January 17, 2022  •  4 Comments

The word "vegetable" conjures different things in different people.  Perhaps overcooked and tasteless and "I'm not eating that"  to fresh, crunchy and flavorful.  As a photographer with an interest in details, I can't help but analyze both the inside and outside of certain vegetables, looking for the design, color, and patina.  So just when you thought things couldn't get any weirder in my blog, I present cabbage and onions.

The outsides of cabbages are a little like a fine fabric that has pleats and folds pressed into it, radiating from the bottom along the center line all the way to the top.


The sheen or patina on this red cabbage just seems to glow in the light.


And the tightness of individual layers are pure design wonder, a little like the rocks on which this cross-section sits.  


Onions - whether wild or cultivated - say "botanical" to me - with or without flowers.


Nothing like that windswept look from a vegetable.


Photographic subjects can be found anywhere, near or far, and I trust that many of you will find your own subjects this week. 

Have fun!


Thanks to Jean and Sam, Kay, Barbara, Catherine, Ann A., Steve, Connie, and Ingrid for commenting on last week's blog!

until next Monday,


a passion for the image©






Dianne James(non-registered)
Daryl, you ate your subjects, didn't you? LOL I love your reminder of how intricately beautiful our food is. I grew onions last summer, and boy were they tall. I bought intermediate onion plants from Dixondale Farms and I should have taken pictures. I think they are beautiful all golden in a big glass bowl, too. We eat a lot of onions, so they're all gone, now. (Crocodile tears). I enjoyed the veins in the rocks, upon which your onion and cabbage posed. Classy. A lot of farmers here in the San Luis Valley, especially the Japanese families in the eastern part of the Valley, grew cruciferous vegetables like cabbage and brocolli. When my family lived there, I remember a huge earthen potato shed (they still grow lots of potatoes here) just south of the old adobe house in which we lived. It wasn't used to store vegetables anymore, so my parents parked their vehicles in there in the winter. The roof of it was covered with straw and soil, and approximately 20 feet high. It was so cool in the summer. The folks that built the adobe, which was bought by pioneer Luther Bean, who we just loved, were a Japanese family that made a journey back (they lived far away from here by then) and when they saw that the adobe house was still there and someone lived in it, they cried. I sat a few feet from the Sangre de Cristo Creek, where we kids 'skated' in the winter and splashed in during the summer. It was icy cold, even in the summer. The Valley thrived due to our water resources. Unfortunately people on the front range want our water, and a second fight (we won the first fight several years ago). We already have a water compact with New Mexico and Texas, who might be affected if they win. The people of Denver need to find ways to conserve and re-use their water. If little Alamogordo can water their public parks with reclaimed water, then so can Denver. They could care less about the ranchers here, or the spinach, carrot, and potato farms that feed countless people. Sigh.....sorry for the rant and the length of this post. Your whispy onion and beautiful bound cabbage care nothing about such serious things, although you and Fred, I'm sure, do. Thanks for sharing your wonderous talent with us!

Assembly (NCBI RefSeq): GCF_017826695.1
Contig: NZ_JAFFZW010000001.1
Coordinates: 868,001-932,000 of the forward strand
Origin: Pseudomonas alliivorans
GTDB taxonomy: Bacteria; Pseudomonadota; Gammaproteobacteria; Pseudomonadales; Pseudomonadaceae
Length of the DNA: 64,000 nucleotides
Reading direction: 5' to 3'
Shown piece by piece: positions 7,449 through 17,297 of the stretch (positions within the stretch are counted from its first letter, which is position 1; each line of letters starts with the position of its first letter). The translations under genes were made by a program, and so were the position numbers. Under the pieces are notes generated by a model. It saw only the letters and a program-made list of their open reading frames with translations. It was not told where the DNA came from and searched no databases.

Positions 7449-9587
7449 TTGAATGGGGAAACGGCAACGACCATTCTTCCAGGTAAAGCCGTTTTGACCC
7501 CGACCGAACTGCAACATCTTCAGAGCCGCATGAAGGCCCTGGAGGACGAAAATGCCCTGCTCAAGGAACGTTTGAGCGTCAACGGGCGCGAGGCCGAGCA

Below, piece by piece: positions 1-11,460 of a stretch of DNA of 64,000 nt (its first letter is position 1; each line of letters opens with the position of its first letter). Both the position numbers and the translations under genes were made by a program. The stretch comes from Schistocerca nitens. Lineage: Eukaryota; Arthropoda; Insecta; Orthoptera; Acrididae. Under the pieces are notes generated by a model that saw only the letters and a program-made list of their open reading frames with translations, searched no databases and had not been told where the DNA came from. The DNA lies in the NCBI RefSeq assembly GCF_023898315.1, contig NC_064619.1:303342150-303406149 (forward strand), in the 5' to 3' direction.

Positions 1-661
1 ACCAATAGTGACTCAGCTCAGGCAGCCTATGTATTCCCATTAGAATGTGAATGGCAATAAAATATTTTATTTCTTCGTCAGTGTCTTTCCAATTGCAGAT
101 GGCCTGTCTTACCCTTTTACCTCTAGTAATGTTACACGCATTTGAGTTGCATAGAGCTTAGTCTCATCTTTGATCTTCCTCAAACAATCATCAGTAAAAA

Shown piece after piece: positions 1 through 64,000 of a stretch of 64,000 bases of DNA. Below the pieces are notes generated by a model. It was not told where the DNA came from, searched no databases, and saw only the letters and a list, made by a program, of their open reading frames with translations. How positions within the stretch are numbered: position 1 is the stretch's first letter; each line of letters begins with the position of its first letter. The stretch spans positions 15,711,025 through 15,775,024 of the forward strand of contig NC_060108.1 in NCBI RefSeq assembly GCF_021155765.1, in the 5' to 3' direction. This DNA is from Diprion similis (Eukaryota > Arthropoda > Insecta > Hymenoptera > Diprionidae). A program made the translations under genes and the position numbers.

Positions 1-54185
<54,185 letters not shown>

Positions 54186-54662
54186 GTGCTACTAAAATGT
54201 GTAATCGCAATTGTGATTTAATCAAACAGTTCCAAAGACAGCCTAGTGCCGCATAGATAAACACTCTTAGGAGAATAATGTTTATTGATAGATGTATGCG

Steve Immel(non-registered)
We can trust you to pick an unexpected subject and then depict it with just the right background. You're a photographer and a food stylist. Cabbages and onions lend themselves to close study since they're so elaborate. That's particularly true in the crosscut of the red cabbage. That's fabulous! The onion really is a botanical and you've portrayed it as a floral. Well played.

This comes to you from the Grand Canyon a day late since we were without internet last night in our hotel room.
Wayne Gesterfield(non-registered)
Yes, so nice.
Mother nature has sure given us a lot of beauty in the vegetable family.
Fall vegetables makes me think of the farmers potato cellars where the onions and potatoes were stored.
Sara Woodburn(non-registered)
You just have an amazing eye and the freshness of looking anew at common objects! The organic softness of the veggies contrasts so beautifully with the hard and smooth of the rocks. These particular photographs awaken my sense of touch as well. Thanks for the Monday images to start the creative week!
No comments posted.

January February March April May June July August (2) September (4) October (4) November (4) December (5)